- Hide the dynamic text element so that it is not displayed on the report. With the dynamic text box selected, access the visibility settings and select the option Hide Element, as shown in Figure 7.
Figure 7. Hide the dynamic text box
Display the values of the custom attributes
We have created two advanced data sets that store the values of the custom attributes. Next, we create a main data set to display the custom attributes in an organized manner. The first step is create computed columns that reference the global array to display the respective custom attributes:
- Create a final advanced data set named Main.
- Select the appropriate column values. Select the
WI_IDvalue because it is needed for the following steps. Do not select the KEY and VAL attributes for string or timestamp.
- Within the main advanced data set, create a computed column. Computed columns are used to display the values of the custom attributes stored in the global arrays.
- In the computed column, add the following expression to reference the global array and necessary attribute value:
Strings[row["WI_ID"] + "<id of custom attribute>"];
In this example, there are three computed columns for the three custom attributes: Phase, Release, and Type, as shown in Figure 8.
Figure 8. Computed columns for strings
Because the arrays are bound to the report layout, these fields show up blank when you preview the results in the data set. The values will show up correctly when you run the report.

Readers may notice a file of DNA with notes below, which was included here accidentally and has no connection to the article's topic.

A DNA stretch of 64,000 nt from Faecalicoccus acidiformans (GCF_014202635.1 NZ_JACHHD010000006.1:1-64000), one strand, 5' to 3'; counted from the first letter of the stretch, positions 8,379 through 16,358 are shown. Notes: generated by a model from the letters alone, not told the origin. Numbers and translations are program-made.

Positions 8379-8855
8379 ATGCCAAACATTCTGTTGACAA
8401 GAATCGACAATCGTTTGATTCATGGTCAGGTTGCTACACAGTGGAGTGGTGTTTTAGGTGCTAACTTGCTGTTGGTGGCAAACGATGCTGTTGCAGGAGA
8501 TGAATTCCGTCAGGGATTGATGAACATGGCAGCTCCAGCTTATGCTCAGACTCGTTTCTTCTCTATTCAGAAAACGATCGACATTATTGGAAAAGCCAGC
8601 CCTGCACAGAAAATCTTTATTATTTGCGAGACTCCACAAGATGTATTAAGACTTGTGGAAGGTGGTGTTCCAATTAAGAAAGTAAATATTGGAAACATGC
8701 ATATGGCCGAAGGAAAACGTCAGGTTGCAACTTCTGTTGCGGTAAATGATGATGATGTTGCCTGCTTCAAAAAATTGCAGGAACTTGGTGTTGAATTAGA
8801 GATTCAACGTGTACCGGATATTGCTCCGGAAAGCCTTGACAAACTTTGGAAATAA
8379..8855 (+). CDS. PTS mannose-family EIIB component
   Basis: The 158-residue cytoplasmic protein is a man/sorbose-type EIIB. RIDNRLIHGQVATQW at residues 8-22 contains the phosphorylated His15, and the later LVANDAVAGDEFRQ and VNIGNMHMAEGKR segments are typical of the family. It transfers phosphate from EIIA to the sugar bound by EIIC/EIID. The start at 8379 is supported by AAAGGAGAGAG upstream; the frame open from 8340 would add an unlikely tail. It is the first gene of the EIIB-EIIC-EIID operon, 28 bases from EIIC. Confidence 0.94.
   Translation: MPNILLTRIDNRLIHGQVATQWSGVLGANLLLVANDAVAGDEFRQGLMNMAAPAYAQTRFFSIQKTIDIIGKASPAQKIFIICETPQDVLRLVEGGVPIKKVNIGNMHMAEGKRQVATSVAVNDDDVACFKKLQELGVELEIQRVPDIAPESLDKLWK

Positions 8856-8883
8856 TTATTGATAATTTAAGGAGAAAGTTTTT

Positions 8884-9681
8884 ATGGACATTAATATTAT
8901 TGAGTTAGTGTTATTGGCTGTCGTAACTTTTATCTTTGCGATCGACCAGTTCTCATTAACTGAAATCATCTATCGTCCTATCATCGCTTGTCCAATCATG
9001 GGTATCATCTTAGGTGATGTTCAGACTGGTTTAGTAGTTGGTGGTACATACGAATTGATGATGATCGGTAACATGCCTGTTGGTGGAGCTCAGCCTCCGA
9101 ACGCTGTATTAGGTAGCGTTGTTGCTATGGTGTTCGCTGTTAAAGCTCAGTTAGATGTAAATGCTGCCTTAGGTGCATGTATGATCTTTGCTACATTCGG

After finishing the data sets, as shown in Figure 8, display the fields from the main data set on the BIRT report. Upload your report to Rational Team Concert and run your report. The custom attributes are displayed in an orderly manner, as shown in Figure 9.
Figure 9. Completed data set
Figure 10. Final report display
The article explained how to capture and display values of custom attributes in an orderly manner. By using this method, you can easily create reports based on custom attributes you add to Rational Team Concert.
The authors would like to thank their teammates Amin Eskooch and Karen Steele for their support and guidance. The authors also thank the numerous Rational Jazz community members who offer advice and support on jazz.net and the jazz.net forums.
- Read the 3-part article series that serves as a primer to this article:
- More about Rational Team Concert:
- Find Rational Team Concert articles and links to many other resources on IBM developerWorks, and check the product overview page, features and benefits, system requirements, and the user information center.
- Check the Rational Team Concert page on Jazz.net.
- Watch the Using Rational Team Concert in a globally distributed team webcast or a demonstration of the Dashboards and reports, or listen to the podcast about IBM Rational Team Concert and Jazz.
- Stay current with developerWorks technical events and webcasts focused on a variety of IBM products and IT industry topics.
- Improve your skills. Check the Rational training and certification catalog, which includes many types of courses on a wide range of topics. You can take some of them anywhere, anytime, and many of the Getting Started ones are free.
- Download Rational Team Concert from Jazz.net and try it free on up to 10 developers for as long as you want (requires registration). If you'd prefer, you can try it in the sandbox instead, without installing it on your own system.